Inspired by Indian architecture and heritage, ITC Grand Bharat is an oasis of luxury in midst of a rugged terrain.
Gurgaon, for us residing in Delhi, does not conjure up great memories. The Millennium City bubble has gone kaput for me a long time back as I could no longer stand traffic snarls. But, last month something odd happened when I found myself at ITC Grand Bharat for a mid-week spa treat. Gurgaon became less unbearable.
Braving bad traffic and heavy rains, I reached the resort an hour late from what I have anticipated. Before I could curse the weather and anti-carpooling Indian mindset any further, I heard bugle at a distance as I entered the resort. I rolled down the window to peek outside and caught a glace of an uniformed guard blowing the trumpet. At the porch, four uniformed guards gave me military-like welcome, complete with a salute. I could not help but smile.
The word that best describes this all-suite resort is grand. Everything is colossal…entrances, high ceilings, rotunda dome in the Sangam lobby, stretches of greens overlooking the building, and rows of villas. My golf cart was promptly brought in to drop me off to my suite in Hampi villa. While driving through the lanes, I spotted villas named after Mughal, Maratha, and Chola dynasties. The architecture is influenced by stepwells of Adalaj in Gujarat, Mukhteshwara temples, royal palace of Baroda, and ghats of Varanasi.
“It took four and half years to build the resort. It has four Presidential villas, 100 suites and a 27-hole golf course designed by Jack Nicklaus inside the estate,” Riya, our hostess says. As soon as I settled my luggage, I found my way to the semi-private lap pool and sat at the edge looking at the gardens beyond; feet dipped in the cold water. I cursed myself for wasting too much time solving calculus in my growing up years and not taking swimming lessons instead.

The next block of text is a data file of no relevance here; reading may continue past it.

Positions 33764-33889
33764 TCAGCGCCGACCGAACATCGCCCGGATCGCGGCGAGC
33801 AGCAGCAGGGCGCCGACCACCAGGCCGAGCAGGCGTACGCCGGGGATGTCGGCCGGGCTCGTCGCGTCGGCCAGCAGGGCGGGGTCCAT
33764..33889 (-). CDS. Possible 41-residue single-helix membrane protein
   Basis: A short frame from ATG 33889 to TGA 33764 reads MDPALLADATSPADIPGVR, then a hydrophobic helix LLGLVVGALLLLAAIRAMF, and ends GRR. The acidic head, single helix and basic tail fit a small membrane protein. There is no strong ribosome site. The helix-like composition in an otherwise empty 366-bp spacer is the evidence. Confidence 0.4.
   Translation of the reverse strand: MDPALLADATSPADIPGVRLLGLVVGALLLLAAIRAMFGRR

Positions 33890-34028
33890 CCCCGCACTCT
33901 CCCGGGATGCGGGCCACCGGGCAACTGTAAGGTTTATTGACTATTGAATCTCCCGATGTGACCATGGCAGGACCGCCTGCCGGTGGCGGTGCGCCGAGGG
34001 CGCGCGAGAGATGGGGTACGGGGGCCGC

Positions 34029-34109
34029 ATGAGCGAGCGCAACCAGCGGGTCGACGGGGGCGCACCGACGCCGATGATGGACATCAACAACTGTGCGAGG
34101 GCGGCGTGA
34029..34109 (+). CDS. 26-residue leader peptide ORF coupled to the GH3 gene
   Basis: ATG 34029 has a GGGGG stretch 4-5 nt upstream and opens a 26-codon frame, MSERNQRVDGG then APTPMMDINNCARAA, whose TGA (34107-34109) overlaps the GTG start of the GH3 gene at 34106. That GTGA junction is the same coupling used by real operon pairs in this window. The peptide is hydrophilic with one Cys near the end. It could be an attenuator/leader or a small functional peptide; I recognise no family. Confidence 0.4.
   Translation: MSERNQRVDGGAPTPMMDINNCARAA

It is strange how we feel hungry a lot more when all we want to laze by the pool. I dragged myself to the Aravali Pavilion as my stomach growled. Lunch was an unhurried affair as I ordered steamed river sole ginger in cilantro light soy sauce from its Swasthya cuisine menu prepared using locally-sourced produce. As I finished my lunch with a cheesecake, I could not help but ask my hostess about the pastel floral wallpaper. “It is actually hand painted,” she says. I went to examine it closely and decided to take a round of the resort once I am done with what I was there for…a day at Kaya Kalp-The Royal Spa.
An entire level is dedicated to the spa complete with its own plunge pool, a lounge, steam and shower areas. But, before a guest goes in for a spa treatment, they are ushered to the resident Ayurvedic physician, Dr C. Shreenarayan for a consultation. Little did I know that I was in for a surprise!
As I sat in a room staring at the incomprehensible paintings, the physician asked questions about my lifestyle, work, food preferences, and sleeping patterns.
“What time do you sleep and wake up?”
“I sleep around 1 am and wake up at 8.”
“What is your breakfast like?”
“Wheat flakes and milk, some dried fruits… if I don’t skip it.”
“How is your stress level?”
“Do you get angry easily?”
“I would say, I have zero tolerance for stupidity.”
I fought my urge to ask him what has these random questions, which did not seem to impress him anyway, anything to do with an hour of my blissful beauty treatment? He held my wrist to study my pulse. “You see the painting in front of you. It represents vata, the space. You have a dominant vata and you need to change your lifestyle accordingly,” he said. Apparently, I have been doing everything wrong in my life…eating, sleeping, even taking a shower! And here I was, thinking I am fairly disciplined. I learnt that what we think is healthy or good for us, more often than not, is against our dominant doshas. Our preferences in terms of food, sleep, cold or hot showers, even the way we react in a situation, are decided by the doshas, and it is best to rewire our life around it before it is too late.
As I walked towards the spa room for my head and shoulder massage, I noticed a Tree of Life mural with pomegranate fruits, inspired by the gardens from the Mughal era. My spa therapist, Sonam gave me a foot bath before directing me to the spa bed. Unlike the wooden bed used during Ayurveda therapies, this one was softer. My head and shoulders were massaged using precise hand movements and I could feel the stress knots pop open at the back of my neck. The deadlines, the stress and thoughts seem to melt away in oblivion as I slipped into a slumber. I woke up with a soft sound of a miniature gong. I would have been embarrassed for dozing off but Sonam told me that it is a complement for a therapist. I thanked her as we walked out, talking about her home in Bhutan and her life in Gurgaon. She seemed to be fine with the city. May be my thoughts were changing too. I also checked out the Hamam room on my way out.
Sipping on to green tea, I looked at the Aravalli hills from the spa terrace and thought to myself that some hotels do not have decades of history behind them, but they are build to create one.